Since 21 July 2018, banks with head offices in Germany have been able to issue two classes of unsecured debt instruments in terms of liability ranking, based on a revised version of section 46f of the German Banking Act (Kreditwesengesetz - KWG). The background to this is the political goal of creating a clearly defined amount of total liable funds with the non-preferred senior unsecured debt securities (or at Moody’s junior senior), as part of an EU-wide harmonisation of bail-in rules.
Moody’s has now taken this differentiation into account in the ratings of unsecured bonds at German banks (see annex in the download box for a detailed explanation). Compared to BayernLB’s previous A1 rating for unsecured debt instruments, the category of non-preferred unsecured bonds drops a notch to A2 due to the lack of government support, according to Moody’s methodology. In contrast, the new category of preferred senior unsecured (or at Moody’s senior) bonds is being raised a notch to Aa3. Government support, which continues to be taken into account, plays a role here, but it is also uplifted by the beneficial structure of the BayernLB’s liabilities side from Moody’s LGF analysis.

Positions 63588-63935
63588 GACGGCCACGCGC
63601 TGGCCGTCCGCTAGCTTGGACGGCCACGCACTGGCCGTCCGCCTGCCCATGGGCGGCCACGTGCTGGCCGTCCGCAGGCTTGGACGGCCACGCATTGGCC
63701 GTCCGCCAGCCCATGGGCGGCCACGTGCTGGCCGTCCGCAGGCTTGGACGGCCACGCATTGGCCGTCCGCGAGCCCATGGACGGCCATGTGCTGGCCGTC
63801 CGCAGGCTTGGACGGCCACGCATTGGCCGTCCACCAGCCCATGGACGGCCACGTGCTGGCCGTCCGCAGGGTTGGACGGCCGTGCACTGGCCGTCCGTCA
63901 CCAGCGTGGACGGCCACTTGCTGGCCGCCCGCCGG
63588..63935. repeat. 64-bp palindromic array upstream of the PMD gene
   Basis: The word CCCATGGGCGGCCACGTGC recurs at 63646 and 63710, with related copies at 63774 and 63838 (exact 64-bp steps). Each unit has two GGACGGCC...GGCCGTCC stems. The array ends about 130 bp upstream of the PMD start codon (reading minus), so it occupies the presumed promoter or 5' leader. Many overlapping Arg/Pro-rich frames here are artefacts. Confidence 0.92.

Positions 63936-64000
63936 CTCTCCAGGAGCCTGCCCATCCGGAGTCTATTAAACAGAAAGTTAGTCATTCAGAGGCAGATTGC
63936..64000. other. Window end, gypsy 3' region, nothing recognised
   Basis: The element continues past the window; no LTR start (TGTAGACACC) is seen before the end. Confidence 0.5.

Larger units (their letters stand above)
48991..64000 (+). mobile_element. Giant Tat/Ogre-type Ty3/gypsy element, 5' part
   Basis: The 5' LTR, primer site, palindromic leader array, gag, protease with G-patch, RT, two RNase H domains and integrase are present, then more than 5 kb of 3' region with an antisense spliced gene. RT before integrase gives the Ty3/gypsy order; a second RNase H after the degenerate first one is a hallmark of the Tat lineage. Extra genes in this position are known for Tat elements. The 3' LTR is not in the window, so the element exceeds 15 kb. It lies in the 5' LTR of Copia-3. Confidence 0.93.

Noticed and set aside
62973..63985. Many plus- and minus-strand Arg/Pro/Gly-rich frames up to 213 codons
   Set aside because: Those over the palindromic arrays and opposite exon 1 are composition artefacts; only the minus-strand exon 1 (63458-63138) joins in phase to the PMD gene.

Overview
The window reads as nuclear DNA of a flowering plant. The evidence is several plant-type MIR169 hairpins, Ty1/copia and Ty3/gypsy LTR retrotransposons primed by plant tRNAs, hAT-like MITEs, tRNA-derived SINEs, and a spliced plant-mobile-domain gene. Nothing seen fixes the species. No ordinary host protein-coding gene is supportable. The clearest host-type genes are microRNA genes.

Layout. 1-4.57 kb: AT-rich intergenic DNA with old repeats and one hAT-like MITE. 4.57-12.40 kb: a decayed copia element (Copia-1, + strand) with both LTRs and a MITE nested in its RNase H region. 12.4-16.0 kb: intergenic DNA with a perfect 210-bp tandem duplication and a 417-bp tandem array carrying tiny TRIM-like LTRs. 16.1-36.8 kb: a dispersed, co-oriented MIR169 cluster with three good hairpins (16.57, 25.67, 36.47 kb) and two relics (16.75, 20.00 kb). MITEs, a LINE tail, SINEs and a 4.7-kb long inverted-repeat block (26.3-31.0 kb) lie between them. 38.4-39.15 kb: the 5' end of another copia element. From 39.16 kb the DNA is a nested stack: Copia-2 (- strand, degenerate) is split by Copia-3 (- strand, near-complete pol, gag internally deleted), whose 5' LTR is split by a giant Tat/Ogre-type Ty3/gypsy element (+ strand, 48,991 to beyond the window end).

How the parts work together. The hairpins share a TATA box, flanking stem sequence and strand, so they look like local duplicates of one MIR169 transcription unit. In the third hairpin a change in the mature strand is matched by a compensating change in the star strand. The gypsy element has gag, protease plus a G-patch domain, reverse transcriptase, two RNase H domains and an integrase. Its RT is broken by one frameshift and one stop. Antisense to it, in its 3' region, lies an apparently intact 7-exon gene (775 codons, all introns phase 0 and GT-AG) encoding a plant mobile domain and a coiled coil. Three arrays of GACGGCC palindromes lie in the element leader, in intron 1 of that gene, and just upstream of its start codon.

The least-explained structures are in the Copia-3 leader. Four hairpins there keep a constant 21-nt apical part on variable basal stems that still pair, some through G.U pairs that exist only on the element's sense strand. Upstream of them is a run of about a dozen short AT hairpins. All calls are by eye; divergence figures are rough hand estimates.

Conclusion: The rating action by Moody’s impacts the entire German banking landscape and is a reaction to the political requirements that bank creditors and no longer the taxpayer should be liable for risks. With an issuer rating of Aa3, which is based on the rating for preferred senior unsecured debt instruments, BayernLB has an excellent credit standing. At the same time, a rating of A2 for non-preferred senior unsecured debt instruments remains very good in relation to the European benchmark.